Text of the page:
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Buffalo Bills fans may not be too happy about it, but they’ve clearly gotten the message about the new National Football League security provisions that permit fans to carry only medium-sized clear bags and small purses into Ralph Wilson Stadium on Game Day.

Two preseason games, an email and media blitz pushed by the Bills and the mailing of permissible clear bags to season-ticket holders apparently left very few fans holding the bag as they approached stadium gate screeners Sunday.

Team officials say they’re also heartened by the success of the new Blue Team Tailgate Patrol, the prohibitions against drinking and smoking in the security lines and the universal use of one-space, one-vehicle parking in all stadium lots.

One game into the regular season, the largest complaint may be the long lines at the gates just before kickoff and the possible need for more gate screeners.

But the most controversial issue, the large-scale prohibition of most purses and bags, seems to be accepted – if not embraced – by fans.

The Bills, following the lead of the new NFL policies clearly enacted in response to the Boston Marathon bombings in April, prohibit fans from bringing in purses larger than hand-sized; any camera bags or binocular covers; any bags larger than 12 by 6 by 12 inches; and seat cushions with zippers.

Andy Major, the team’s vice president of event operations and guest experience, said team officials were pleasantly surprised at the fans’ actions Sunday.

“We really pounded the message hard to get it out there, and fans really responded,” Major said. “We saw a lot of fans come to the gates with clear bags.”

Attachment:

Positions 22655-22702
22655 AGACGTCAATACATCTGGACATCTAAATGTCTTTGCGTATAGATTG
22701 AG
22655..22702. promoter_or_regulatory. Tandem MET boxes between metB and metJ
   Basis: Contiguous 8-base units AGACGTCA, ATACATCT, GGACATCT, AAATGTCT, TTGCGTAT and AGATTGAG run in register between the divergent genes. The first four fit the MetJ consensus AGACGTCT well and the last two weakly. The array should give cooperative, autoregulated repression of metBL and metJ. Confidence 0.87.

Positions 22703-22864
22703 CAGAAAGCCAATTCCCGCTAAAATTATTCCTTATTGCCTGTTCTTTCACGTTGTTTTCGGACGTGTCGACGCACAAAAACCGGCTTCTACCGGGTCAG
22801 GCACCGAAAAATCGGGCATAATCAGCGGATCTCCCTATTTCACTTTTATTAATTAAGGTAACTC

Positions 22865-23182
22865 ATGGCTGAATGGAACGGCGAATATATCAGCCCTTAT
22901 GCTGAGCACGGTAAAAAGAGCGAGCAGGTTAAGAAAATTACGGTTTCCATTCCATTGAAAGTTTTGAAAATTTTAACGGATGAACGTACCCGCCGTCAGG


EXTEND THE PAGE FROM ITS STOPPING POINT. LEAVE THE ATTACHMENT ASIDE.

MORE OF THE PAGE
To drive home the point even harder, the team gave out some 50,000 clear bags inside the gates. Bills officials hope the increased use of the clear bags makes it quicker and easier for screeners to see what’s inside.

Bill Heussler, president of the Monday Quarterback Club, echoed the Bills’ thoughts on this issue.

“I was surprised,” he said. “I think people were well-informed and knew what to expect.”

It wasn’t always that way. Especially at the team’s first preseason home game Aug. 16, when fans didn’t hide their displeasure about the new bag ban, especially when they had to trek back to their cars in order not to forfeit medium-sized purses or prohibited bags.

While praising the team for the way it handled the new NFL policy, Heussler cited fan complaints about the security lines.

Heussler missed the kickoff Sunday, admitting that it was his fault he got to the gate so late, at about 12:45 p.m.

“It took me probably 20 minutes to get through,” he said. “But they only had four or five inspectors at my gate. They still need more inspectors.”

The Bills have said for years that fans can help solve that problem by heading to the gates earlier.

Team officials also pledged to tweak one of their new practices, sending more sheriff’s deputies and APEX security officers farther back into what they call the “secondary security perimeter,” starting roughly 50 to 100 feet from the back end of the security-gate line, to help expedite the screening procedures.

But those officials also praised several new, or fairly new, initiatives:

• The prohibition against fans drinking or smoking while waiting in the security line.

“We got a lot of complaints in years past from fans and the workers about people drinking and smoking in line,” Major said. “It was definitely better. The gates were much cleaner than in years past, but it’s still a big focus for us.”

• The work of the Blue Team Tailgate Patrol, especially its handing out of trash and recycling bags to tailgaters.

“People were surprised to see them and were very appreciative about the bags,” Major said.

• The adding of the last three stadium parking lots (5A, A and D) to the one-car, one-space parking policy, which requires vehicles to be parked sequentially, in the next available space.

“That went really well,” Major said. “We were able to park cars efficiently and maximize the number of cars able to park in the lots.”

Meanwhile, the Bills announced late Monday that about 2,500 tickets remain for Sunday’s game with the Carolina Panthers. Barring an extension, the game must be sold out by 1 p.m. Thursday to avoid a local TV blackout.

Fans can buy tickets, with up to a $10 discount, using the promo code GPBBT at http://ow.ly/oqG9d.

email: gwarner@buffnews.com